Growing the Next Crop of New Orleans Musicians with Business Know-How


There are so many great musicians in New Orleans that one might think they grow here organically, like the jasmine or the sweet olive.

Not true. While the city’s vibrant musical culture certainly provides a nurturing environment, the answer to the question, “How do you get to Tipitina’s?” remains: “Practice, practice, practice.”

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Of course, the path to musical success is much more involved than that. For many young people in New Orleans, that path is paved by The Roots of Music, a 15-year-old nonprofit organization that provides music education and mentorship, as well as academic support, instruments and even some hot meals along the way.

“We’re training the next generation of New Orleans musicians,” said Executive Director Suzanne Raether.

The Roots of Music traces its own roots back to the post-Katrina era. The organization was co-founded by Derrick Tabb, snare drummer for the Rebirth Brass Band, who observed that few youth programs were coming back after the flooding. To help, he started up a small-scale drum camp, which in its first week drew five times the number of aspiring young percussionists he had anticipated.

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From this base, the organization expanded to offer multiple programs. Most visible is the Roots of Music Marching Crusaders band, a full-size marching band that performs in numerous Mardi Gras parades each year. The Marching Crusaders have also performed for former president Barack Obama and at the inauguration of Louisiana Governor John Bel Edwards, as well as at festivals such as Essence and Satchmo. The band has travelled as far as Normandy and Amsterdam to entertain audiences.

For younger children, the Sprouts of Music program introduces them to the instruments and begins teaching them the basics of performance, reading music and similar early aspects of musicianship. For older children who want to take a deeper dive into music, there is the Roots Academy.

“The Academy focuses on the production and technical side of music,” explained Raether,” and also on the business side. They learn everything from financial literacy to how to write a business plan, everything you would need to know in order to run a sound studio.”

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This approach is vital to the future of the music business in New Orleans. While talent in the region is unparalleled, the business infrastructure to support that talent has long lagged behind, forcing many local musicians to go elsewhere in search of professional success.

The Roots of Music has a particular focus on children from low-income households, and employs a wholistic approach to support its participants. This includes providing transportation to tutoring and practice sessions, underlying mentoring and academic support, hot meals during the day, and the instruments most of the participants use. Growing from that initial drum camp, the programs now serve approximately 200 young people per year – until the latest epic disaster to hit New Orleans, the COVID pandemic.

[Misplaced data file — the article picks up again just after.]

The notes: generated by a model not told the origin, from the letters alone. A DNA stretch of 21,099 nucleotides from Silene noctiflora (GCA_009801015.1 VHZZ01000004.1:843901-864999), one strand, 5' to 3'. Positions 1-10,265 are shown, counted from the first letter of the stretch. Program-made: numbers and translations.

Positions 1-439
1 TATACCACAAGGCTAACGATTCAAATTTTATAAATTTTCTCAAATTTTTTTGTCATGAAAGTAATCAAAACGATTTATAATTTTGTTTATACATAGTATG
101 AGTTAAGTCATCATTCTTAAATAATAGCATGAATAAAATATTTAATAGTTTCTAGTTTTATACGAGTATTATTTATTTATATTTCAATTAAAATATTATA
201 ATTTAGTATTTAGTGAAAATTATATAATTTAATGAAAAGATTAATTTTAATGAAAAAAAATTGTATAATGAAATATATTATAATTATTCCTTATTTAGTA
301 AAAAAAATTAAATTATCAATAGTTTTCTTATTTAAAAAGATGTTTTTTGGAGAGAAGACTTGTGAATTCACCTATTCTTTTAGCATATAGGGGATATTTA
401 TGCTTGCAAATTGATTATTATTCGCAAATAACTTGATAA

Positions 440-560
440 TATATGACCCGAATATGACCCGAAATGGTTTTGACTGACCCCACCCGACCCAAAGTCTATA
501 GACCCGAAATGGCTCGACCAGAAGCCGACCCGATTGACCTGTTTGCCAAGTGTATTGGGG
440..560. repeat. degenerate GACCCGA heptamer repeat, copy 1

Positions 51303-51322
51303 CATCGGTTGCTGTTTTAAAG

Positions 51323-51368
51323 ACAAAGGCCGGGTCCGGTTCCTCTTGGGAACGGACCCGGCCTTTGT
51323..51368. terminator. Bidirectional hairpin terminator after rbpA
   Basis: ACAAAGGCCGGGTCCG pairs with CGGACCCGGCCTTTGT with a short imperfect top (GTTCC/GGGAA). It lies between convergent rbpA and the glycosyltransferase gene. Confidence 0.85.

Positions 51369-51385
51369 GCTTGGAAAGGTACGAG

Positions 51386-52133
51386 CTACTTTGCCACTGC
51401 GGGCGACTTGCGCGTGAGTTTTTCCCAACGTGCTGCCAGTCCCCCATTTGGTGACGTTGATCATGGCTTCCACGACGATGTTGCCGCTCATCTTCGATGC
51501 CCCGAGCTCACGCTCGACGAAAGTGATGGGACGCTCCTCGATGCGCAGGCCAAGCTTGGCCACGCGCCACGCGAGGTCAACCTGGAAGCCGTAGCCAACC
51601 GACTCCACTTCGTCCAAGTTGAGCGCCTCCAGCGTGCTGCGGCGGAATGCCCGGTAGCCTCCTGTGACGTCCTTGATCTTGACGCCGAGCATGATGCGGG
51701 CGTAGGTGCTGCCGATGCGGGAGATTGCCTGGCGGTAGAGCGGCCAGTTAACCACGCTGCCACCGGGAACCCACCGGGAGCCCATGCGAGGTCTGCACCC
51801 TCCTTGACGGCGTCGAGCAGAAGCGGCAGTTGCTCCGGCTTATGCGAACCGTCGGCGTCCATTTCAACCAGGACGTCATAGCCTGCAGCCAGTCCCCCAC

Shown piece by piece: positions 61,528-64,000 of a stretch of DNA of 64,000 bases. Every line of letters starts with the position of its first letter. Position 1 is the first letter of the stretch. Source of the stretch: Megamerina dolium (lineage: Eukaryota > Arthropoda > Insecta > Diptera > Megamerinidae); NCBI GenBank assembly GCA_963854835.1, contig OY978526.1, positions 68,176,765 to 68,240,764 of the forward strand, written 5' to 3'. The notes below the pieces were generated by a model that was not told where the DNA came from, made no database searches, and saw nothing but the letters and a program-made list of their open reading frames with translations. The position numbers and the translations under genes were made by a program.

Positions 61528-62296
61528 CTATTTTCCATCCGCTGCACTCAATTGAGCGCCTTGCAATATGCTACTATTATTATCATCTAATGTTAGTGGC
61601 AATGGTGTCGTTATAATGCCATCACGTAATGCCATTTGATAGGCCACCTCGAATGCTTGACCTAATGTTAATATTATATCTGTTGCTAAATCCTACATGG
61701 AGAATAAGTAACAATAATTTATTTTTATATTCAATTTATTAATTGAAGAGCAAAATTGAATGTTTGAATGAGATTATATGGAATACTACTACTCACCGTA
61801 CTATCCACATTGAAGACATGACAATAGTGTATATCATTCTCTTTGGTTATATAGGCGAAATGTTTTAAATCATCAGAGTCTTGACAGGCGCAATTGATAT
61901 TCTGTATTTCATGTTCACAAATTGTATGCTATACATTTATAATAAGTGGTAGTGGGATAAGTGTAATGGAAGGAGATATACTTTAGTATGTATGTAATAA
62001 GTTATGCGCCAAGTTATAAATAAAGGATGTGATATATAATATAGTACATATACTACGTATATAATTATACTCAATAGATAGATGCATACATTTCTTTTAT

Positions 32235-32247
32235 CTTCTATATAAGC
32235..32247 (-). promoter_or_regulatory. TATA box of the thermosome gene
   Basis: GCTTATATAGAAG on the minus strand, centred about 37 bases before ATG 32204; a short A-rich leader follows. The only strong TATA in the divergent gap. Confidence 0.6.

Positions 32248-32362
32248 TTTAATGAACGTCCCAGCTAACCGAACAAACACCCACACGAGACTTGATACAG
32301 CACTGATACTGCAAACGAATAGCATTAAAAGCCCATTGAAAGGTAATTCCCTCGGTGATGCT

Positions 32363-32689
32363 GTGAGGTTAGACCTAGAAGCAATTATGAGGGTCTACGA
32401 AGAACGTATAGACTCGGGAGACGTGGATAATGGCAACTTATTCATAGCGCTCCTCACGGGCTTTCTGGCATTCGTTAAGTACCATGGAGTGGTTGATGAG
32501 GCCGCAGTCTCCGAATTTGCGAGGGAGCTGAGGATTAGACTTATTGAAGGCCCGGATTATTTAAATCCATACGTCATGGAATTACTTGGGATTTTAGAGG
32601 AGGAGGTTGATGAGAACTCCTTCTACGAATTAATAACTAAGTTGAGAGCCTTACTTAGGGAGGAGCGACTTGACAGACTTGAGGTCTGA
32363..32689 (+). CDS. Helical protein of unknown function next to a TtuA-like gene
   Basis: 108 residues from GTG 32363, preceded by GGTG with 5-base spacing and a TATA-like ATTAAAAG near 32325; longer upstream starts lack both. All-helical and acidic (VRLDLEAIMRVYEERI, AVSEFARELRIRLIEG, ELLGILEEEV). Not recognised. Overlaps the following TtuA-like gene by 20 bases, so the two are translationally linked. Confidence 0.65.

“Music education is a very human and intimate, one-on-one experience,” Raether said. While the music classes, like everything else on the planet, went virtual, Raether said the situation is far from ideal. “It’s been rough. Imagine trying to learn the drums, get that one note right on your clarinet. Zoom just doesn’t really work for music.”

Raether added that “the pandemic overall has been very tough on kids, so we’ve tried to keep them connected to their teachers just on a personal level — tried to nourish them in every possible way.”

The organization went so far as to have the instructors meet their students at the children’s houses, sitting outside and tutoring them from 20 feet away. Phone calls and Google Classrooms were also employed.

“We really wanted to maintain at least one interaction per week with the instructors,” said Raether.

As restrictions eased, the marching band regrouped section by section, with the full band finally getting back together at the beginning of summer – just in time for the latest virus spike, which is forcing the organization to pull back, hopefully just for the short term.

Ultimately, The Roots of Music intends to sustain and grow its role in advancing opportunities for low-income youths to thrive in the world of music.

“It’s really important that we continue to invest in the future of New Orleans and our musical culture,” Raether said. “It’s how we heal, how we celebrate, who we are.”



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